St John the Baptist, Meshaw


Church and Village Hub


St John the Baptist Church Meshaw is proud to announce that after a period of closure to allow for the reordering for wider community use, it reopened its doors on 20th April 2024.


In 2018, the Meshaw Parish Meeting and the Parochial Church Council started serious discussions about the wider community being able to become more involved with the Church and using the building as a village hub, as Meshaw did not have a village hall of its own. 


Initially a feasibility study was carried out to gauge opinions, support and possible outcomes, and following Covid-1, the necessary planning issues were tackled, resulting in agreement from the Church of England in April 2022 to alter and make improvements to the fabric of the building to provide not only improved facilities for church goers but also provision for much wider community use.


During 2022 the team finalised plans and put out tenders to builders so that they could cost the work required and start to raise the necessary funds. Work started in November last year and the new facilities include a kitchen servery, WCs, heating, an audio-visual system, and chairs and tables, creating a multi-use building for the residents of Meshaw and the surrounding area to have tea and coffee mornings, lunches, meetings and other village events hosted by the Parochial Church Council, Meshaw Together (Friends of St John the Baptist) and more.


Thanks to all the grant funders and bodies involved in making this possible.


On Sunday 12 May 2024, Archdeacon Verena Breed led a service of Rededication and Holy Communion following the reordering of the Church.


The Church of St John the Baptist is a member of the Little Dart Mission Community, a group of twelve local churches. The vicar is The Reverend Adrian Wells, who can be contacted via -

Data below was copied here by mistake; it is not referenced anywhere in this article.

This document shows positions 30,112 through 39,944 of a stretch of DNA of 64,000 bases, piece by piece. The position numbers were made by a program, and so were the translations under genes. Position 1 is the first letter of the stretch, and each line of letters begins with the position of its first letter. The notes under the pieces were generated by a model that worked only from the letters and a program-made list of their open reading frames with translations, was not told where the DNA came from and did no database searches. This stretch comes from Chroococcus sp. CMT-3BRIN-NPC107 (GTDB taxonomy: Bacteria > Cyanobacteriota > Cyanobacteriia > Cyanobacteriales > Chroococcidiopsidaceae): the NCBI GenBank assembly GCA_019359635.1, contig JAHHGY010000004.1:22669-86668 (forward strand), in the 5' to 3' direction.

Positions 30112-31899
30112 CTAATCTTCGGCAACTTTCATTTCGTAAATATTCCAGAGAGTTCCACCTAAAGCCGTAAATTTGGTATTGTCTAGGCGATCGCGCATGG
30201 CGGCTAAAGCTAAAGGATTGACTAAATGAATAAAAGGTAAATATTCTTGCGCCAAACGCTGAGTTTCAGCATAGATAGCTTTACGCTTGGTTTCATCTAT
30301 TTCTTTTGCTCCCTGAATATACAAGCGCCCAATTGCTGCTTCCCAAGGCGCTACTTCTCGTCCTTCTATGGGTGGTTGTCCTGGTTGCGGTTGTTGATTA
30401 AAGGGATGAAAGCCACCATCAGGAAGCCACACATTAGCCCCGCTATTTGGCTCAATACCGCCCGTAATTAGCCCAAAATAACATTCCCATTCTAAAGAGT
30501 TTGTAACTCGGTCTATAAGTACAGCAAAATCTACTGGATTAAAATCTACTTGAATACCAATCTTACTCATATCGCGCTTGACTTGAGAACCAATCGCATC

01884 861383


Details of service times, and the names of the churchwardens, can be found here

The graveyard


Details of most of the gravestones in the graveyard have been recorded by Andy Blakely. You can find details of his work here.

 Church History


The Church of St John the Baptist is a Grade-II listed building. For those that understand the jargon, the Listing for the church can be found here. Essentially then, some old bits but mostly knocked about by the Victorians. A not-untypical North Devon church.


Some interior shots of the church, dressed for Christmas, can be found here. Note the fine lancet (slender & pointed) window. Pevsner, in acerbic mood, described the church as "a lancet box with ruggedly Gothic masonry".


Another description of the church


The Church of St. John the Baptist, rebuilt in 1838, is an edifice of stone in the Early English style, consisting of chancel, nave, south porch and an embattled western tower containing 4 bells: in the church is a monument to James Courtenay esq. (dated 1683), in memory of whom the tower was rebuilt in 1691: the chancel has been enlarged and a stained east window inserted as a memorial to the Rev. William Heberden Karslake, rector from 1832, and prebendary of Exeter: the west window is a memorial to Mrs. W. H Karslake: the porch was built and the bells rehung at the expense of the late Miss Preston, lady of the manor, in 1879, and the church was restored during the period 1878-84, at a cost of £742; in 1906 it was further restored and new windows placed in the nave at a cost of £200: in 1909 a new organ was added at a cost of £200: there are 150 sittings.

Courtenay monument (courtesy Wikipedia)

In the church is a mural monument with the following wording: To the memory of James Courtnay (sic) Esq.r. 2d son of John Courtnay of Molland in this county, Esq.r. who died at Meshaw House the 27th of March 1683 & was buried among his ancestors in Molland Church in ye grave of his first wife Susanna ye daughter of Henry Sandford of Ninehead Flory in ye county of Somers.t, Esq.r. His 2d wife & relict (being also relict of Lewis Rosier of Swymbridge in this county, Gent.) was Elizabeth daughter of Will. Lynn Esq.r of Southwicke in who to ye lasting memory of her Lord did this too slender monument afford, for in her judgement she could scarce approve so mean an offering for so great a love. Were it as great and lasting too as she could wish ye me(m)ory of his love should be, this marble would out live eternity.